Annie Wedekind’s new website is a must see in addition to her post about the love affair between girls and horses on the Feiwel and Friends blog.

1 Comments on Shameless Saturday, last added: 6/5/2008
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6. Day 4: Learning From Mistakes

As writers we often learn things about our industry and craft through trial and error. It can be painful at times, but inevitably we survive these experiences being smarter and stronger. We asked Jennifer Bradbury if there was anything that made her think she might never get published.

I never thought I'd get published when I started trying to write YA back in 2002. I learned about the Delacorte press contest for first Young Adult Novel and decided that I would try and write and submit to this contest—having a deadline has always helped me be more productive. That first year, I actually got a really nice, detailed rejection, and ended up speaking with the editor and resubmitting later. I blew it, but felt the next year, when I submitted a story that I thought was way, way better that things would go differently. And they did. But not well. I got the standard, speedy form rejection.

And I was devastated.

Now when I look back at that manuscript, I realize it isn't even close to as wonderful as I thought it was then. But at the time, I was certain it represented the best I could ever pull off. Was certain it was superior to the one I'd submitted the year before. And I sort of folded up and felt sorry for myself for a while.

Eventually, I started revising, bought a copy of The Children's Writers and Illustrators Market, and started querying agents with that same story. And though no one ever bought it, getting through that disappointment was necessary and made me a better writer.

Incidentally, I submitted an early, very rough version of SHIFT to the contest as well (because by then, I'd sort of established a pattern of writing a novel a year and getting rejected). And whether it just wasn't ready, or the people opening the envelopes were put off by the fact that my well-meaning friend (who I had print and submit it for me because we were still out of the country) printed it double sided, I'll never know. But that rejection came back even more quickly than the two before it!


Double-sided? Eek! We're betting that's it. Tomorrow we're going to get to know Jennifer a little better by flipping through her photo album. We'll find out why she was in jail and where she found state-shaped blocks of cheese.

1 Comments on Day 4: Learning From Mistakes, last added: 5/16/2008
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7. “web services” doesn’t mean just getting a better website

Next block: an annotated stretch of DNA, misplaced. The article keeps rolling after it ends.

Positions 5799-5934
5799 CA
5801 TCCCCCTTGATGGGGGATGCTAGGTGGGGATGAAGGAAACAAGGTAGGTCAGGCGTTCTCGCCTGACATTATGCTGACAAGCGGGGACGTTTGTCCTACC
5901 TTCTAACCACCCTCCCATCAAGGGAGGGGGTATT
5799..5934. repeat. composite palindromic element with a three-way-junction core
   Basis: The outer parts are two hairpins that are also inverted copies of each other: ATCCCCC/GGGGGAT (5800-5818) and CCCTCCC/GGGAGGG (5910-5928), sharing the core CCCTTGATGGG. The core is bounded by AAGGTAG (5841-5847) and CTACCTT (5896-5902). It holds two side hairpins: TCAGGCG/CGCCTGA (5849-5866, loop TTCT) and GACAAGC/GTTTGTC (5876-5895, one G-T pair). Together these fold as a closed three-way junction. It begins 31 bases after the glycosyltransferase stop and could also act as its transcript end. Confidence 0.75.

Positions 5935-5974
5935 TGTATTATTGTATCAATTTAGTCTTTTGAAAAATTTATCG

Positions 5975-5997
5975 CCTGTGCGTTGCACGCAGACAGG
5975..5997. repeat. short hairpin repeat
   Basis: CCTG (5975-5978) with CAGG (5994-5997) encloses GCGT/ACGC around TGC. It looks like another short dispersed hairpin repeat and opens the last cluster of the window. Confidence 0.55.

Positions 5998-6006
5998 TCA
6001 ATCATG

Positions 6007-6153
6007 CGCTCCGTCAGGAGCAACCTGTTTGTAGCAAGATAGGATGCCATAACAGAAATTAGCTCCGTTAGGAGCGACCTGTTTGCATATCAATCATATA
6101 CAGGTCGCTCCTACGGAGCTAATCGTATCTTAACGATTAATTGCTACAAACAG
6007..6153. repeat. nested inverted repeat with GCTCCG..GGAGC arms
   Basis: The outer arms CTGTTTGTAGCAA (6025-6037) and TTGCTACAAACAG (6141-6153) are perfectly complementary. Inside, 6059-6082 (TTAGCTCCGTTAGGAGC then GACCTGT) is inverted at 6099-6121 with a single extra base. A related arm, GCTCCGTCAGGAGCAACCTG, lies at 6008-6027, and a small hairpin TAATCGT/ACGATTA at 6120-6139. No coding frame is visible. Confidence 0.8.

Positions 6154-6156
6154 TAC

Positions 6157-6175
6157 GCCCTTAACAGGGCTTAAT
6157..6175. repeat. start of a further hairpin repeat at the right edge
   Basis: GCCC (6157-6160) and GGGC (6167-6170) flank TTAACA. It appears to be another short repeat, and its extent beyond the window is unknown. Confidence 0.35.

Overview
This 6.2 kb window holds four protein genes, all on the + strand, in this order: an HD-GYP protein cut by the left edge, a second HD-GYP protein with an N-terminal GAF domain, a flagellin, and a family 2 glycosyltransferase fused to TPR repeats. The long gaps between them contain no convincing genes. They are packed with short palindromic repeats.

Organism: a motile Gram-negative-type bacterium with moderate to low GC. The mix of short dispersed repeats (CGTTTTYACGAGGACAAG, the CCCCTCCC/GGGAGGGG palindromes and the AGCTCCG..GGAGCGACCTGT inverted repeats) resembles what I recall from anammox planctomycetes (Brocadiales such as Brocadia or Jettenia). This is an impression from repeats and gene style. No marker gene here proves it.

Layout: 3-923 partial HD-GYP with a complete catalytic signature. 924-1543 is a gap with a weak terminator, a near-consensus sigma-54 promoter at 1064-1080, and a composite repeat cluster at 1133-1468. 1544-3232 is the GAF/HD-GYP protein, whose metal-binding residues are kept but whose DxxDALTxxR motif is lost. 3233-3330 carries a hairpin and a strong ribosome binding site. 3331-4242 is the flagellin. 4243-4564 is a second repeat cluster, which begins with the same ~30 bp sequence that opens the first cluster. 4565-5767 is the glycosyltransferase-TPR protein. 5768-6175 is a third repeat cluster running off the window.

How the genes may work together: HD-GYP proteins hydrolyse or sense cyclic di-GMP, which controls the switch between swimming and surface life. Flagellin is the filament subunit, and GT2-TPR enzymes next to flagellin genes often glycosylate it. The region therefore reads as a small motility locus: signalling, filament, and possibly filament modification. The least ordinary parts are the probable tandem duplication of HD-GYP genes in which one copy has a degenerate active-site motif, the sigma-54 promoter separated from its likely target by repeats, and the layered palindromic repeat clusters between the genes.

Karen Coombs explains why web services isn’t just about a better website and also explains what some of the sacred cows are that keep library websites from being better.

[M]eeting your users where they are isn’t about making them come to the library website. In considering our long term virtual presence plans, the library website is a given. People who come to the site know we exist and want to use our services. To truly be successful we have to get our content into the path of the people who wouldn’t walk through our door (physical or virtual).

I like Karen’s talks about her work website specifically because she’s part of a larger team that all needs to work together to roll out new services to their faculty, student and staff population. I feel lucky because I often have carte blanche in the tiny sites for tiny libraries that I design. I also have very little reach with those sites. That’s okay for what I’m trying to do, but if I had to bring together multiple different stakeholders and make them happy with a website — including those designing, for example, for 800 x 600 resolution screens — I’m sure I’d find it very challenging indeed.

I’m en route to Nova Scotia today, speaking at NSLA and at a Learning 2.0 program with Ryan Deschamps, but when I get back I hope to show off my own collaborative project, turning the Vermont Library Association site into a bloggish group-maintained site from a static single-admin site. It’s gotten so that I have enough WordPress admin login pages to keep track of that I’ve shunted them into their own folder on my bookmarks toolbar. Exciting times!

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8. five talks in five days in two countries

So. I just got back from a weeklong trip that took me to Somerville, Nova Scotia and environs, and the Manchester/Hooksett New Hampshire area. You can see some photos. This is what I did there.

  • I went to a brown bag lunch with the Dalhousie students which I mentioned a few days ago. It was really a good time. It was the first brown bag lunch session of the year and there was a big group of first and second year students there, as well as a few faculty members. People had done their homework and had really interesting questions to ask me from many different facets of what I do. We had a nice talk.
  • I helped Ryan Deschamps kick off the Learning 2.0 program he is doing at Halifax Public Libraries. I gave a talk on Learning 2.0 called Smart Tiny Tech and hung around for some of the other activities. The Learning 2.0 program is such a fun and non-threatening way to get people really digging under the hood learning some technology topics, I love seeing it being rolled out.
  • I gave a talk at NSLA about Library 2.0 topics, a little more “big picture” and a little less specific. I like doing this talk because I can always take the general outline and add local 2.0 examples so it doesn’t look like all 2.0 development is at Ann Arbor District Library and a few other techie-seeming places. My favorite new find was the Natural Resources Library of Canada (Ottowa) and their del.icio.us links.